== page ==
The learned Recorder, in summing up, directed the attention of the jury to the particular circumstance of the goods being traced to the possession of the prisoners; and combated the assertion made by the counsel, that felony could not be maintained against them from this fact.

Verdict, Guilty.

Upon a third indictment they were charged with having stolen 10 3/4 yards of black silk serge, and a shawl, the property of George Payn, of All Saints.

Mr. Payn said he could swear to the block upon which the serge was rolled, from certain marks, but he could not swear to the shawl which the policeman produced.

Mr. Shee, in defence, said he could not think the jury could well find the younger prisoner guilty of felony, for it appeared that she adopted no means of converting into money the things reputed to have been stolen by her. It appeared to him that he had, doubtless, been the dupe of some designing villain, much more practised in theft than she appeared to be. After nine observations in extenuation of the punishment with which he ought to be visited under such circumstances, the jury proceeded to consider their verdict, and returned Elizabeth Fuller, Not Guilty; Ann, Guilty.

The fourth indictment, for stealing a table cloth and a piece of baize, the property of Stephen Marrell, of the "Angelo Castle," was not gone into.

The sentences were passed on Friday morning: Elizabeth Fuller to twelve months’ imprisonment in the House of Correction; Ann, to twelve months upon the first conviction, and three days upon the second, and to be kept to hard labour.

On receiving her sentence, the elder prisoner curtsied and asked the Court, with considerable nonchalance, if she might not be suffered to have certain duplicates of pawned property, which had not been claimed, delivered up to her.


From the Kentish Gazette, 7 February 1843.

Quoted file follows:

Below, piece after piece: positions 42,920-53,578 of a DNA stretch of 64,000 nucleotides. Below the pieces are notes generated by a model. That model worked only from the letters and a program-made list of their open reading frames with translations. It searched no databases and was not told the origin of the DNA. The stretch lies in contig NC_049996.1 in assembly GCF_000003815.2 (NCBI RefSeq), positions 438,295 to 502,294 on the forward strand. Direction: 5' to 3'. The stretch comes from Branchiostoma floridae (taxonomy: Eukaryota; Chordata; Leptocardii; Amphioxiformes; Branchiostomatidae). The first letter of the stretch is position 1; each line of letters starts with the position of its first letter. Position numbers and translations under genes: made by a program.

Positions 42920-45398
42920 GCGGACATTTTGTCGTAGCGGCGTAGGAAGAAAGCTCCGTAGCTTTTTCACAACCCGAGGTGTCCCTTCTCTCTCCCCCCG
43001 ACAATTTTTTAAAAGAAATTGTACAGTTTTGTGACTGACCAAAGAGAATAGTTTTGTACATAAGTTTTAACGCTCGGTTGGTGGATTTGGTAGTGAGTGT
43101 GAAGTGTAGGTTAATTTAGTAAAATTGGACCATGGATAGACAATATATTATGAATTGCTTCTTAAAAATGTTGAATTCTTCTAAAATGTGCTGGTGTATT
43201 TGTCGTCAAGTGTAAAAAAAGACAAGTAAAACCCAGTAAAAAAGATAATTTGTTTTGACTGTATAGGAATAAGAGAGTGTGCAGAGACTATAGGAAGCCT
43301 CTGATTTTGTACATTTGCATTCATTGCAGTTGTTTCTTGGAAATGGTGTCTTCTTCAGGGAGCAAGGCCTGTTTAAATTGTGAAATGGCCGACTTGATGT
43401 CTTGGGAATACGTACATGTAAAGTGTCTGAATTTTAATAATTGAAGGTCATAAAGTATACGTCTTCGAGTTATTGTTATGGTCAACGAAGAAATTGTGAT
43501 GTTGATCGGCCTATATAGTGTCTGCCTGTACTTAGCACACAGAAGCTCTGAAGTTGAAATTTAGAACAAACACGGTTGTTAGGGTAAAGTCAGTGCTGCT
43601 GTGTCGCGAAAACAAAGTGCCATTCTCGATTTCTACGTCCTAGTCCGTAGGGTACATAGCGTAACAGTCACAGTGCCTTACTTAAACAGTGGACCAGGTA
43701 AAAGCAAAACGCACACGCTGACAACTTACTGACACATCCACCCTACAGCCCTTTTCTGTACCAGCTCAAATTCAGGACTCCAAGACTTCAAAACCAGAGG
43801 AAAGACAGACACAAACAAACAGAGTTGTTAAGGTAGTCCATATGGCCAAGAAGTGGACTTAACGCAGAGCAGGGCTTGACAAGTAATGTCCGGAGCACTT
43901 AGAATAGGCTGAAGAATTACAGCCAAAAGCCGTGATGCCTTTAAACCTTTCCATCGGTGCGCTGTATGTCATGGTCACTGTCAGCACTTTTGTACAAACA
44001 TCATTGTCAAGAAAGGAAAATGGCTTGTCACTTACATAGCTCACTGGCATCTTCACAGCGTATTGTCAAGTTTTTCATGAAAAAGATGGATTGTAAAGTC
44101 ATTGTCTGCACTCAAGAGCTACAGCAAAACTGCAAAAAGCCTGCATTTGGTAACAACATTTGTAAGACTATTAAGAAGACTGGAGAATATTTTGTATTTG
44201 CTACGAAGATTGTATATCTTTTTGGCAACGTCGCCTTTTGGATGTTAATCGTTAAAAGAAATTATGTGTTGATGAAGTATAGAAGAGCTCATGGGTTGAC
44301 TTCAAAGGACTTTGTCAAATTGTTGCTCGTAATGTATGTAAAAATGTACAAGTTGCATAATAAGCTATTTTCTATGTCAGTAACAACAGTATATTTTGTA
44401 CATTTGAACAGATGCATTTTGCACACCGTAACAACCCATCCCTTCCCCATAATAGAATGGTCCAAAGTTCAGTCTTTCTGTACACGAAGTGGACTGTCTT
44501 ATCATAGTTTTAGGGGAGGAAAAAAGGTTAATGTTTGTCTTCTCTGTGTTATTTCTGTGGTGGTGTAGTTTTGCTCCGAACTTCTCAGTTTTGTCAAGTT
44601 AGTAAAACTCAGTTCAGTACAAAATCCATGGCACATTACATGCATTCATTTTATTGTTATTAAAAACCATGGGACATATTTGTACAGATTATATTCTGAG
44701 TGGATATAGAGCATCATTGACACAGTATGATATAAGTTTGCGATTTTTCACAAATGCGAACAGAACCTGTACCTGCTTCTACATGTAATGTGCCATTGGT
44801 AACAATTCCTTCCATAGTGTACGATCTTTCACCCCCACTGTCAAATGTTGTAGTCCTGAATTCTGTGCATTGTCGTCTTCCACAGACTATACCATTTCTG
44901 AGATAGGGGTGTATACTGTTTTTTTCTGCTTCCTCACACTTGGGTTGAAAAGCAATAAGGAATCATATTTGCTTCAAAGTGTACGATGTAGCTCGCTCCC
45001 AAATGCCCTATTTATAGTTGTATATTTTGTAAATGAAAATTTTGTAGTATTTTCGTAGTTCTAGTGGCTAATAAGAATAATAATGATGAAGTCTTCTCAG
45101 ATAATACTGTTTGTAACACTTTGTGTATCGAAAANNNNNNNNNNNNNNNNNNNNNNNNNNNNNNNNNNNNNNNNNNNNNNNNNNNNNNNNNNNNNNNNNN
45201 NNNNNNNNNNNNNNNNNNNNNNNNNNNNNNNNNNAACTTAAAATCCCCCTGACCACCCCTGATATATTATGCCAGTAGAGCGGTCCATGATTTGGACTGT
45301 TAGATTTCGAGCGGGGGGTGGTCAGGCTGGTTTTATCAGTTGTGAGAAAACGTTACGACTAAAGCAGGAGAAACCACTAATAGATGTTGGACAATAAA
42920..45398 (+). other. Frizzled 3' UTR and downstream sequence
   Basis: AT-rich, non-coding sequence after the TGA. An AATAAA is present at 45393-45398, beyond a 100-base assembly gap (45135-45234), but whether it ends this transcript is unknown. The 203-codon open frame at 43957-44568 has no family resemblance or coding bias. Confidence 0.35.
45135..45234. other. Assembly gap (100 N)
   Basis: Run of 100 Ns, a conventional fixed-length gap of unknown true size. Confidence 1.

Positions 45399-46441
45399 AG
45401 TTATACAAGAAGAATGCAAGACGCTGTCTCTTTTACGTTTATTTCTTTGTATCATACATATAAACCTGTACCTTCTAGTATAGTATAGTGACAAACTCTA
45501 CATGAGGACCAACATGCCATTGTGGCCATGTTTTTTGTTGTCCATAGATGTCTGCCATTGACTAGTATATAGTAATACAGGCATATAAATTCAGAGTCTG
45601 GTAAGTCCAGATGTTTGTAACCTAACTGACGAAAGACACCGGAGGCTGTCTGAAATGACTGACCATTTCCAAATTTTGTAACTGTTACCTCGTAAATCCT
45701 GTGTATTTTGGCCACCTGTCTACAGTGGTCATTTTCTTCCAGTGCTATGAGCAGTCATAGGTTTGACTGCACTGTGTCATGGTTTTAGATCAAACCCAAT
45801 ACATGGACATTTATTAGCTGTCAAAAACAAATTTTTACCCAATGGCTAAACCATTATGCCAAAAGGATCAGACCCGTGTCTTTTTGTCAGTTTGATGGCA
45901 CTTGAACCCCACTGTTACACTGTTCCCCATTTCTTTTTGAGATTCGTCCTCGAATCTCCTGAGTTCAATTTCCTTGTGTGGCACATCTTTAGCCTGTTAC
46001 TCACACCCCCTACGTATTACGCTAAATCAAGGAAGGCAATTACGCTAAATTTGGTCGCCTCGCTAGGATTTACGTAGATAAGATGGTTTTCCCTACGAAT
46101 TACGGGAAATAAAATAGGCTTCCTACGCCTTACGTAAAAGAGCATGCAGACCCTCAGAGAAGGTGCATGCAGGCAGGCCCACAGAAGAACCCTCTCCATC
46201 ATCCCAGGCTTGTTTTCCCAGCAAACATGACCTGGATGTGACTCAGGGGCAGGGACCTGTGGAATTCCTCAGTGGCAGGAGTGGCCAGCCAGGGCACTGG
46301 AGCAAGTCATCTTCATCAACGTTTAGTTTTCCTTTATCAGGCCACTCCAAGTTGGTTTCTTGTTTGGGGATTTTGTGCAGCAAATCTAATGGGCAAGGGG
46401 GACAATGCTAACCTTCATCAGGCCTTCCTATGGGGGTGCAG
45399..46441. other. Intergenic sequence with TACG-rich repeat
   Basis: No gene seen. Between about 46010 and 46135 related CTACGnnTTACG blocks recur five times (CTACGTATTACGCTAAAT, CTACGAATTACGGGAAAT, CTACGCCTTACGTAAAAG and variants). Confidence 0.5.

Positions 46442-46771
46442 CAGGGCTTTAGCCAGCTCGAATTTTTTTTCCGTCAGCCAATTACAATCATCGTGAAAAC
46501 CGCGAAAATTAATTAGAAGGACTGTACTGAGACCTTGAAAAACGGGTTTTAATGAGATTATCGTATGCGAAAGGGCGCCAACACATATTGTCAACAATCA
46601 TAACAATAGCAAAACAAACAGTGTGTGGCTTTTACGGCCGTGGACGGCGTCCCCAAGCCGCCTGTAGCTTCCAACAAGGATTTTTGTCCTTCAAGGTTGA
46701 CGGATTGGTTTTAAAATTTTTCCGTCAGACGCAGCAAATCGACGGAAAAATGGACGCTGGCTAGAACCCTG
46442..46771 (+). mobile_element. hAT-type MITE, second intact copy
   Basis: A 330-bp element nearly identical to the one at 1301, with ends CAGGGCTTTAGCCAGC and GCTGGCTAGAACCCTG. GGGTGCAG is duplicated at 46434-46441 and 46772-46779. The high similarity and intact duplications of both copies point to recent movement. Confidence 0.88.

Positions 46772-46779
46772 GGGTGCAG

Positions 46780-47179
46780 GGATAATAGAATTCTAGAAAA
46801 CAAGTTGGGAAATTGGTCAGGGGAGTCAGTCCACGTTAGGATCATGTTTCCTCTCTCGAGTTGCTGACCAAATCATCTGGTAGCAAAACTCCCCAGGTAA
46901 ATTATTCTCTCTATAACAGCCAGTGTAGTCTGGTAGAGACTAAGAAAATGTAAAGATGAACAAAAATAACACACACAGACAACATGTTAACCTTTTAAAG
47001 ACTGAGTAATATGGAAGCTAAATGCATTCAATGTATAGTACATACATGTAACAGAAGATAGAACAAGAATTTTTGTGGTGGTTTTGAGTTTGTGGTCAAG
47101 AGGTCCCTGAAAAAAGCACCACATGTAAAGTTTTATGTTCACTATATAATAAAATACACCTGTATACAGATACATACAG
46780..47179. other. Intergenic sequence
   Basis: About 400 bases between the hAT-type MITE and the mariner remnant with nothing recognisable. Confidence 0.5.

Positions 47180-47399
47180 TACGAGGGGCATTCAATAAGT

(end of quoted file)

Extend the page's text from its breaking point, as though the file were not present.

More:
James Baker was charged with stealing a sheep, the property of Mr. Robert Young, and Susan Milgate was charged as an accomplice.

It appeared by the evidence of Inspector Bradley, that from information be received he suspected the prisoners of the theft, and, accompanied by Policeman Spratt, found the male prisoner at the "City of London," and conveyed him to the Station-house. He afterwards went to the "Star Tap" where he found the female prisoner, and told her Mr. Young had lost a sheep, and he suspected it was at at her house. She denied all knowledge of it. He took her to her house in Fortune's passage, and found the sheep nearly whole, and also the skin. She then began to cry, and said, he (meaning the male prisoner) had brought her to it, and the sooner she was transported the better.

The skin was sworn to by Mr. Young's shepherd, to having marked it with a pitch mark R.Y. a short time before.

Another witness named Barton stated that he saw Baker on Friday evening come down Wincheap with a sack on his shoulder containing something heavy, but he did not know what it contained.

The prisoners, who had nothing to say in defence, were committed for trial.




BAX Richard 1837-41+ (age 50 in1841Census) Stapletons Guide


Stapletons GuideStapleton's Guide 1838


If anyone should have any further information, or indeed any pictures or photographs of the above licensed premises, please email:-